Tuesday, April 5, 2011

Bucs Hold Off Cards 4-3

Except for one inning of everything going wrong that could, the Bucs got solid pitching and four RBI from McCutch and the Pittsburgh Kid, and it was enough to take a 4-3 victory from St. Louis.

Charlie Morton and the plate weren't on speaking terms; he walked five batters. But only one came around to bite him, and he went six strong frames. CM threw 97 pitches, and gave up a run on three hits, five walks and whiffed a pair. He also worked himself out of a couple of jams, showing that his head was in the game.

Morton stuck to a play list of two and four seamers and did a good job of keeping the ball down; every out he recorded was a K or a grounder. When he did elevate a pitch, it was either on a corner or out of the strike zone. The big righty didn't spin his curve often, and that was a good thing; he hung a couple that he got away with.

He's keeping his comeback spring performance going, and that's welcome news for a staff that's looking to prove itself this season.

The Cards went ahead in vintage Tony LaRussa fashion, getting a lead-off walk and hit-and-run single that led to a 1-0 lead in the second, and for awhile, it looked like it might hold up.

Kyle Lohse was masterful over five innings, keeping the ball down and corkscrewing batters with his change. The Bucs only had a pair of knocks off him before they finally figured him out in the sixth.

Ronny Cedeno singled, and a bunt later, Jose Tabata walked. Neil Walker, batting lefty, took an above-the-belt heater on the outside corner the opposite way, dropping it into the left field corner for a two-run double. McCutch followed with his second long ball of the year, pounding a sinker over the wall in left center, and the Pirates were up 4-1.

Jose Veras got through the seventh. The Bucs blew a shot at adding on in the eighth when Tabata, on third with one out and going on contact, was thrown out at home. It was the prelude for Evan Meek time.

Meek had more bad luck than bad pitching, but the results were the same as the last outing. A broken bat single, walk, and bouncer into right made it 4-2 with nobody out and runners on the corners, thanks to Garrett Jones throwing home instead of holding the runner at second. Visions of another come-from-ahead loss, ala Chicago, had to be dancing in Bucco heads.

Surely it rang a bell in Clint Hurdle's mind; he went out and yanked Meek. Rookie Mike Crotta came in, and gave the Bucs just what the doc ordered, a tailor-made DP ball grounded to Cedeno. He dropped it, his second late-inning error in four outings, though he recovered in time to get the force.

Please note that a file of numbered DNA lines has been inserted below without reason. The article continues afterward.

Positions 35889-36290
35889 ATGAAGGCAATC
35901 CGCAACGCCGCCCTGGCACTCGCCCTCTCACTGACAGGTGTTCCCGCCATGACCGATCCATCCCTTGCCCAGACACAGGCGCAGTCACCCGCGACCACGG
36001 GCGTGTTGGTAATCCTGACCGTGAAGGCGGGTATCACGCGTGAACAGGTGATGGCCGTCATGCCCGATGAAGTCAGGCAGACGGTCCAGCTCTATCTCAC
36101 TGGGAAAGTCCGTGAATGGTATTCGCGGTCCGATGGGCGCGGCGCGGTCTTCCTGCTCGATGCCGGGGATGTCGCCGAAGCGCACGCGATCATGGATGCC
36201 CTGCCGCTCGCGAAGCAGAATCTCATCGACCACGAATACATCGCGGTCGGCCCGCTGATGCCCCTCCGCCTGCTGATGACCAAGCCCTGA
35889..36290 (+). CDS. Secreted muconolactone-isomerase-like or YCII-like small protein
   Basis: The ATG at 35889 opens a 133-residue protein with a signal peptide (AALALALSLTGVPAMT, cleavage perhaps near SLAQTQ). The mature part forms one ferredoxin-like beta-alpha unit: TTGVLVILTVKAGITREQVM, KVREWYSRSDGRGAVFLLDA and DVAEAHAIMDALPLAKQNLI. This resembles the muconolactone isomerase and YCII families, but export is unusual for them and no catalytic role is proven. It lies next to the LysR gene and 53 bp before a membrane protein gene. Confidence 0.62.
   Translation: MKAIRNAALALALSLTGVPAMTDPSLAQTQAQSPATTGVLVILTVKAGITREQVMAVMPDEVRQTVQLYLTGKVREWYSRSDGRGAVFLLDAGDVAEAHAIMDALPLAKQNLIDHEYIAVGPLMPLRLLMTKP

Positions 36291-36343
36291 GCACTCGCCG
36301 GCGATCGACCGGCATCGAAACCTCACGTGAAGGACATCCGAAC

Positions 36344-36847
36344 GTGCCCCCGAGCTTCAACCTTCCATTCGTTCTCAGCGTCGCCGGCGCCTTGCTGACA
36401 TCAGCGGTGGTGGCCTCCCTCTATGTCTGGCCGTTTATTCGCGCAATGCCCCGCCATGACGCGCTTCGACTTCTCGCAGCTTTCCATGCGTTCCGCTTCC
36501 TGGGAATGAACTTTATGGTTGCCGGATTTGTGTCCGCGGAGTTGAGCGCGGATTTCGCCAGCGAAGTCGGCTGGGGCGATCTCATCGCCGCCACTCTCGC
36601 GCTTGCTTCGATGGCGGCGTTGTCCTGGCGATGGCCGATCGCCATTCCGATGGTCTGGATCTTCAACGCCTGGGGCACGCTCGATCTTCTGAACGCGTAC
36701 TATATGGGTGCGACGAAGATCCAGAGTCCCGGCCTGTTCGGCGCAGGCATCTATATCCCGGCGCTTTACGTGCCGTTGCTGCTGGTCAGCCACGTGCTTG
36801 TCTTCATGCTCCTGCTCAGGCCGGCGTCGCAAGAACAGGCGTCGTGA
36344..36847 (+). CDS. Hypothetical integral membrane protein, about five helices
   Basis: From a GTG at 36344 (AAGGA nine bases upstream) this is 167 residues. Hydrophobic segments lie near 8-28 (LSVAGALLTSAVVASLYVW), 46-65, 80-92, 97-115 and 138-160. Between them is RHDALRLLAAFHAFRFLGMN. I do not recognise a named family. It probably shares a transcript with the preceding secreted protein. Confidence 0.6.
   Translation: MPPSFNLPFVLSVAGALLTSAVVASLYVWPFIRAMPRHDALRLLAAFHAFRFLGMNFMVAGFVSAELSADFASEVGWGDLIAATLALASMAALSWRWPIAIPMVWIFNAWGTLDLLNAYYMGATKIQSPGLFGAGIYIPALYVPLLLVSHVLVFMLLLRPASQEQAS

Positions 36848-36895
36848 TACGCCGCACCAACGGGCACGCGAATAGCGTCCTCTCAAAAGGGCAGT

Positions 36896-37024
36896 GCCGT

The redeemed runner, the generally lead-footed Allen Craig, stole second (his first MLB swipe) on swung-through hit-and-run; Dewey actually made a strong throw, but Craig had too much of a jump off Crotta. No matter; he K'd the batter.

Two down, and out came Hurdle again. He tapped the right arm for Hanny, and he made the unorthodox move (well, compared to the JR era, anyway) look golden when Hanrahan nailed the third out.

A walk, a broken bat knock, giving up a guy's first steal, a mental error, and a botched DP ball all in the same inning...hey, what's new? The Pirates were on the road, after all. But they survived with the lead. Joel Hanrahan made it hold up in the ninth, earning his third save in three outings.

-- Pedro started a pair of around-the-horn DPs and made a nice play on a slow chopper; maybe he plans on holding the hot corner job for more than a minute.

-- Neil Walker had a three hit night; he's hitting .412 with a team-high 7 RBI. And he's not even the Pirate leader in BA. That would belong to Jose Tabata, who's hitting .429 and scored six times from the leadoff spot. Both run numbers lead the league right now; Jose gets on and The Pittsburgh Kid brings him home.

-- Steve Pearce got into his first game tonight and made a nifty play at first; Josh Rodriguez is the only position player still waiting to step between the lines.

-- A lot has been made of Morton's mental state after dealing with Joe Kerrigan, but more important may be Ray Searage's two adjustments - getting CM back to being a power pitcher, and adjusting his arm slot from over-the-top to three quarters. He's still a work in progress, but the early results are promising.

--J-Mac will make his first start of the season tomorrow as scheduled after missing the last couple of weeks of spring ball with a muscle pull.

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